This week, when Obama spoke about how entrepreneurs should be given no credit for their success in business because a government program was really at the heart of every American success, he clearly defined his vision for America. Those who understand freedom, understand that this was a defining moment, and a clarion call for those who believe in liberty and our Constitution to understand the mission before us.
An excerpt from Ladies and Gentlemen: Why the Survival of Our Republic Depends on the Revival of Honor, by Dr. Gina Loudon and Dr. Dathan Paterno.
What’s in a name? “That which we call a rose . . . By any other name would smell as sweet.” (Shakespeare, Romeo and Juliet (II, ii, 1-2)). That fits for liberals, or progressives, or agnostics—all of whom love to quibble over labels, all the while ascribing labels of their own to conservatives. I won’t bother with dictionary definitions of liberal, or progressive, or even conservative. Yes, the classic liberal was one who understood liberty—that seems self-evident—as all variations come from the Latin liber, meaning “free.” But the definition is irrelevant to the modern liberal; that definition has gone the way of the dinosaur.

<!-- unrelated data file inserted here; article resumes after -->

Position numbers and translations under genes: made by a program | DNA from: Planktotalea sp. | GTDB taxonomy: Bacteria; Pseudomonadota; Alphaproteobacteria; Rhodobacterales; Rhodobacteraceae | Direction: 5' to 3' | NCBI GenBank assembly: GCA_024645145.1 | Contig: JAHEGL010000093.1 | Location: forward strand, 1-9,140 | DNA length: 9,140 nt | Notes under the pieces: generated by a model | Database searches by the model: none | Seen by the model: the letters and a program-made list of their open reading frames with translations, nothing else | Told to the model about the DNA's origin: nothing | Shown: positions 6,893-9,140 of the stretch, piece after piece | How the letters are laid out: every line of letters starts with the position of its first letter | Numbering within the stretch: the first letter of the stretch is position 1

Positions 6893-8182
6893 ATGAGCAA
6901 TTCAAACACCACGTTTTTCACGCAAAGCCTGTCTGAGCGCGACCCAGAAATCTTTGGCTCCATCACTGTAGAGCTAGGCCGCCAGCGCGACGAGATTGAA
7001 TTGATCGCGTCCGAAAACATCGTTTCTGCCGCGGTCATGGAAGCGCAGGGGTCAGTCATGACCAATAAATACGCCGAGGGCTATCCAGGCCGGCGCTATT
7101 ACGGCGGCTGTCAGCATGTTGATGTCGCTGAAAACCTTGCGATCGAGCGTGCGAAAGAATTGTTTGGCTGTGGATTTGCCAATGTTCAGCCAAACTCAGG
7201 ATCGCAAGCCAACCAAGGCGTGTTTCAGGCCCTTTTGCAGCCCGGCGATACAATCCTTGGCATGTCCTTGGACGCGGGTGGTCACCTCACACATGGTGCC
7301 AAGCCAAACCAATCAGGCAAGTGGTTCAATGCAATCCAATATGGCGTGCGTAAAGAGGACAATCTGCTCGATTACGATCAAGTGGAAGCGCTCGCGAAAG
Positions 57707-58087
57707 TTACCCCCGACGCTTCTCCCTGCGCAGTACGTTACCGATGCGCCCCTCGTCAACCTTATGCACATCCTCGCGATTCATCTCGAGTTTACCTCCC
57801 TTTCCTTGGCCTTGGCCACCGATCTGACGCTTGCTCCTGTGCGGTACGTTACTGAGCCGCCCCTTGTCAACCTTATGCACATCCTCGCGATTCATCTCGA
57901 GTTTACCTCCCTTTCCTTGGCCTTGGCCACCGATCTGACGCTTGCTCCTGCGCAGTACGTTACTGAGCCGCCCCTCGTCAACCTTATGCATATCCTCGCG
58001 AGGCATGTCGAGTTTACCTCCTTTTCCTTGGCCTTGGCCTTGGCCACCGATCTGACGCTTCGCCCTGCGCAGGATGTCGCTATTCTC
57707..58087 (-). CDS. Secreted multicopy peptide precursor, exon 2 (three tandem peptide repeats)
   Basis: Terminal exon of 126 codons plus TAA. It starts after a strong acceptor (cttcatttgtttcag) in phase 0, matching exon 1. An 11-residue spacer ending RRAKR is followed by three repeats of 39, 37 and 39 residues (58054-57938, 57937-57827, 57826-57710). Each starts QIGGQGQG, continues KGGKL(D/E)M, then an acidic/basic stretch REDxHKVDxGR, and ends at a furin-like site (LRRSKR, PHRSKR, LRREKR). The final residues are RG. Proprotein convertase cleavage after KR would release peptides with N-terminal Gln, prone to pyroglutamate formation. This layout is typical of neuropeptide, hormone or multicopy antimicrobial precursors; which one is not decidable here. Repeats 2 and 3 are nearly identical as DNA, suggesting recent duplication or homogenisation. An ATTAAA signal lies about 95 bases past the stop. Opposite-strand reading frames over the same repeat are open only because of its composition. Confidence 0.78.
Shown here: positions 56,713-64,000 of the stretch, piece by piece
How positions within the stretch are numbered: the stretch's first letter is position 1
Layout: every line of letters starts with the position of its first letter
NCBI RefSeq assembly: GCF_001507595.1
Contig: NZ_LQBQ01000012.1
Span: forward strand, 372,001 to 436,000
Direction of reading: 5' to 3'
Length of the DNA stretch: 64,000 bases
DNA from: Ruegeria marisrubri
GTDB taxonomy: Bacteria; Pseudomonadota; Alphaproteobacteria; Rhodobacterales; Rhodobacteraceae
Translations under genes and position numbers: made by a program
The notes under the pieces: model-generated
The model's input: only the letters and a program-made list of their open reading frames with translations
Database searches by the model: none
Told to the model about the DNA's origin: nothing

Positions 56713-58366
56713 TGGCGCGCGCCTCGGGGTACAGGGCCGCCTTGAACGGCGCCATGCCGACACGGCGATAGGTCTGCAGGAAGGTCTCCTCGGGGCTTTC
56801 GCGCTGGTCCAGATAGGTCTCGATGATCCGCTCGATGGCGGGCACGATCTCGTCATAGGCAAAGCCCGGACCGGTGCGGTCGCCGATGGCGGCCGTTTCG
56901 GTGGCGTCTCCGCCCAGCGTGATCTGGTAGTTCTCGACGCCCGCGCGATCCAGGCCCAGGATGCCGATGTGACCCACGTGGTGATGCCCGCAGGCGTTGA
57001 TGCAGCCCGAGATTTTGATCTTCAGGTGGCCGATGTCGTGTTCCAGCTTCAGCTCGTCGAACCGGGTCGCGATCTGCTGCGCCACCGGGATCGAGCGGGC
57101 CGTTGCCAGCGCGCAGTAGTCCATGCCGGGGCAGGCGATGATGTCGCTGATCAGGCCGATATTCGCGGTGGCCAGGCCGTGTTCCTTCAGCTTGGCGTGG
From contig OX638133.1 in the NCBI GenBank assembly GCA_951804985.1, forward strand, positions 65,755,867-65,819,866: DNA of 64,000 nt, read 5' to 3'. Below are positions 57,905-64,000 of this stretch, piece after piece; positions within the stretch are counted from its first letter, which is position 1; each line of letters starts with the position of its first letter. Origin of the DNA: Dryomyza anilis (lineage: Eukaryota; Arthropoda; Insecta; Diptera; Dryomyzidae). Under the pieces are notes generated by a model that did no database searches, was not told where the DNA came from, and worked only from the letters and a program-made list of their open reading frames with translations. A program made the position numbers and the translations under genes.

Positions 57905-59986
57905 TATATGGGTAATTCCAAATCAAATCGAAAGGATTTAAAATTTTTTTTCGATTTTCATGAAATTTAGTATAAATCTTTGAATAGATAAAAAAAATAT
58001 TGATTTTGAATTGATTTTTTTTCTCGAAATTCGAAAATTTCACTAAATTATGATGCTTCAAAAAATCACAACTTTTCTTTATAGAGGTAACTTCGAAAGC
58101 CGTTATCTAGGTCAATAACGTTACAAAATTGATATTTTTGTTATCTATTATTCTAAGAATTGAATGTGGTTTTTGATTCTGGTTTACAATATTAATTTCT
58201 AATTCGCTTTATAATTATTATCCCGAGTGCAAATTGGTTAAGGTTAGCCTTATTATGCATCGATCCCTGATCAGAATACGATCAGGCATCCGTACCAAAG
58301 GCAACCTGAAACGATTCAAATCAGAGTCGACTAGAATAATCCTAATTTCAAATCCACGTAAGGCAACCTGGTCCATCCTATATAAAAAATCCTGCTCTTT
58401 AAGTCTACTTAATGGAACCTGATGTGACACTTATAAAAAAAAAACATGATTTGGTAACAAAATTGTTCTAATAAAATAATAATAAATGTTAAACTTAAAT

The definition may not matter, but the history does. The history matters because at its very inception, modern liberalism sought to undermine, or at least ignore, God. John Locke, the “Father of Modern Liberalism,” wrote in his 1690 statement called “Two Treatises” that government derives its power from the governed and not from God or other supernatural beings. This idea dominated philosophy over the next century as the populace wrapped its counter-religion in a culture of intellectual orgy. The period of Enlightenment threw out tradition and ultimately sought to dismantle religion based upon its role in the monarchies that had become unpopular for their unlimited and unscrupulous power in the eighteenth century.
This idea of sovereignty and personal rights were the basis for the American colonization, and ultimately the Declaration of Independence and the Bill of Rights, among other foundational American documents.
In 1776 Adam Smith wrote “Wealth of Nations,” in which he applied classic liberalism to the field of economics, and pointed to the natural laws that a truly free market would offer. The laissez-faire economy took the world by storm and sparked a debate that would later be embraced by conservatives. This liberalism was changed once and for all when it was redefined by the British when they over- threw a monarchy in Ireland, and allowed voting by a secret ballot.